The participants in a group photograph with the dignitaries, including Ms Jansen. Picture: DELLA RUSSEL OCLOO
The participants in a group photograph with the dignitaries, including Ms Jansen. Picture: DELLA RUSSEL OCLOO

Maritime security conference opens in Accra

A Maritime Security and Transnational Crimes programme to facilitate the establishment of professional relationships among regional and national actors has opened in Accra.

The ultimate purpose is for information sharing and the promotion of stronger collaboration and cooperation and expeditious reactions to counter emerging threats.


The two-week course by the Kofi Annan International Peacekeeping Training Centre (KAIPTC), with sponsorship from the German government, brings together 35 participants from 10 countries within the West and Central African sub-regions.

It also seeks to enhance the capacity of participants to form an alliance that will ensure the ability of freedom of navigation, flow of commerce, protection of ocean resources and securing the maritime domain.

German Ambassador

Opening the course, the Deputy German Ambassador to Ghana, Sivine Jansen, said the current sophistication with which transnational crimes, such as human smuggling, arms and drugs trafficking and piracy were committed within the maritime domains of the participating countries required the building of competencies.

The course, she said, was also to create the basis for shared understanding and enhanced working relations among maritime stakeholders from the various zones in the Gulf of Guinea maritime region.

In the same vein, the course was to help with the transformation of the security sector to strengthen accountability, effectiveness and respect for human rights and the rule of law, she added.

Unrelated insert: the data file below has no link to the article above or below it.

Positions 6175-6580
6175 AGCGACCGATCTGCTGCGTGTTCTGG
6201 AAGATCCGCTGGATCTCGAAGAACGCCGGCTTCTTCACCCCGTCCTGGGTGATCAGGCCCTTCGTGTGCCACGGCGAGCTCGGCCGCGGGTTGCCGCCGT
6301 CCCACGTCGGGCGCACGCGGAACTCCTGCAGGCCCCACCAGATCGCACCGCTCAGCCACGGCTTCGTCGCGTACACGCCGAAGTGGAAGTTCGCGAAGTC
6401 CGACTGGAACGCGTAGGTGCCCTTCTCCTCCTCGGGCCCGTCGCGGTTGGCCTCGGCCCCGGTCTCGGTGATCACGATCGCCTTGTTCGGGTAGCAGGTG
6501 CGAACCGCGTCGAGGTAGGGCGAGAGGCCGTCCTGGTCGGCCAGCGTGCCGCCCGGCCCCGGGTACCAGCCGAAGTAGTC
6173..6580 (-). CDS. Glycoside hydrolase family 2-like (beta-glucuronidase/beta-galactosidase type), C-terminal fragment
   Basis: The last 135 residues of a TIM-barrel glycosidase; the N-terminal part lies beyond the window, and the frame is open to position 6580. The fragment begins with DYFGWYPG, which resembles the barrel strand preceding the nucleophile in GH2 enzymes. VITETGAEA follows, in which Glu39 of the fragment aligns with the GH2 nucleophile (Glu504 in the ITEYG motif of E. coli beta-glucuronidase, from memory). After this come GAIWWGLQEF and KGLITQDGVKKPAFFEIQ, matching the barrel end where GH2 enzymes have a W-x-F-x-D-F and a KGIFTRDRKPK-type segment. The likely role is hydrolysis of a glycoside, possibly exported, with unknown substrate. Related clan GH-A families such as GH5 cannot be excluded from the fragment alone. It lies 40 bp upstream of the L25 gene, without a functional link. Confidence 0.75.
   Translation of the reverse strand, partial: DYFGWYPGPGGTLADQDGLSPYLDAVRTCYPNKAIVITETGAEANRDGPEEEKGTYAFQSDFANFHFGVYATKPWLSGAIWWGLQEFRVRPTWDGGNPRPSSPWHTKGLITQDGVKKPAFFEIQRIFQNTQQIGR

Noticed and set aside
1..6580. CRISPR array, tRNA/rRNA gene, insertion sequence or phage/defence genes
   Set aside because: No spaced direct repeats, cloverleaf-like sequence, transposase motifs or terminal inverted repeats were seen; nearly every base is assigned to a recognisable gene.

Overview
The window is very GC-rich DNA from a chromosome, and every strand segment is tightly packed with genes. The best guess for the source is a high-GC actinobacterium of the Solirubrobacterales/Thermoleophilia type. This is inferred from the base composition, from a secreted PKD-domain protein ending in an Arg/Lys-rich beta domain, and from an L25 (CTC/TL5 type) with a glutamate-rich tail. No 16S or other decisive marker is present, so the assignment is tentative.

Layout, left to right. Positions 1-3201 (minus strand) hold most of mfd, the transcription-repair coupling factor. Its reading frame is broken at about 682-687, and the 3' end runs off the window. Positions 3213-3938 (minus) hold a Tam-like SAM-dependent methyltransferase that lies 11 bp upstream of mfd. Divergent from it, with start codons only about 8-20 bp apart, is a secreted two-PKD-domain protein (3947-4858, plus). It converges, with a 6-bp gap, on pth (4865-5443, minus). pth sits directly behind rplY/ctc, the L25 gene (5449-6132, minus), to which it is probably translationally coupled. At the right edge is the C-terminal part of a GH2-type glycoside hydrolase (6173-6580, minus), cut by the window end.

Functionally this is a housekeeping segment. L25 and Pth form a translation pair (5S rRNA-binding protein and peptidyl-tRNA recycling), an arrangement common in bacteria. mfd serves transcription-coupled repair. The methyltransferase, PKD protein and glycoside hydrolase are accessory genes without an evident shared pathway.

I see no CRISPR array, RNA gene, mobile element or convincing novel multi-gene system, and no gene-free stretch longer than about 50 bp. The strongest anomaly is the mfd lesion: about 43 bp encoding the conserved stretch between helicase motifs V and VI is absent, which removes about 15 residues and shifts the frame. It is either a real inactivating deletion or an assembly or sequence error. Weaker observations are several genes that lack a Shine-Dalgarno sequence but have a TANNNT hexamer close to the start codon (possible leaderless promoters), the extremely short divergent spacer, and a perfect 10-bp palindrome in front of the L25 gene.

Ms Jansen urged the participants to share experiences, especially during the scenario-based exercises to be undertaken during week two of the programme.

While expressing the hope that the two programmes would strengthen the operational and tactical competencies of law enforcement agencies and maritime sector stakeholders through training, while promoting inter-agency and inter-state cooperation, she was optimistic that participants would, by the programme, enhance their leadership and professionalism abilities towards the protection of human rights, the rule of law, maritime resource protection, among others.

The German Federal government, which she said had supported the KAIPTC in developing various programmes since 2003, would continue to provide technical and financial support for the institution to ensure that it continued to train and update knowledge in the areas of maritime security, human development and peace support operations.


The Chief Coordinator at the KAIPTC, Col Isaac Dagadu, in his remarks, indicated that while issues of piracy and maritime crimes had seen a significant decline in the Gulf of Guinea (GoG) maritime domain, the threat of pirate activities in terms of mass kidnapping of crew, destruction to vessels, violence meted out to crew and robbing of crew belongings remained potent and fairly consistent.

"In view of these concerns, there is the need for increased synergies among stakeholders at all levels: intra-agency, inter-agency, bilateral, multilateral, regional, inter-regional and at the international level, with the need for cooperation, as enshrined in the Yaoundé Code of Conduct," he said.

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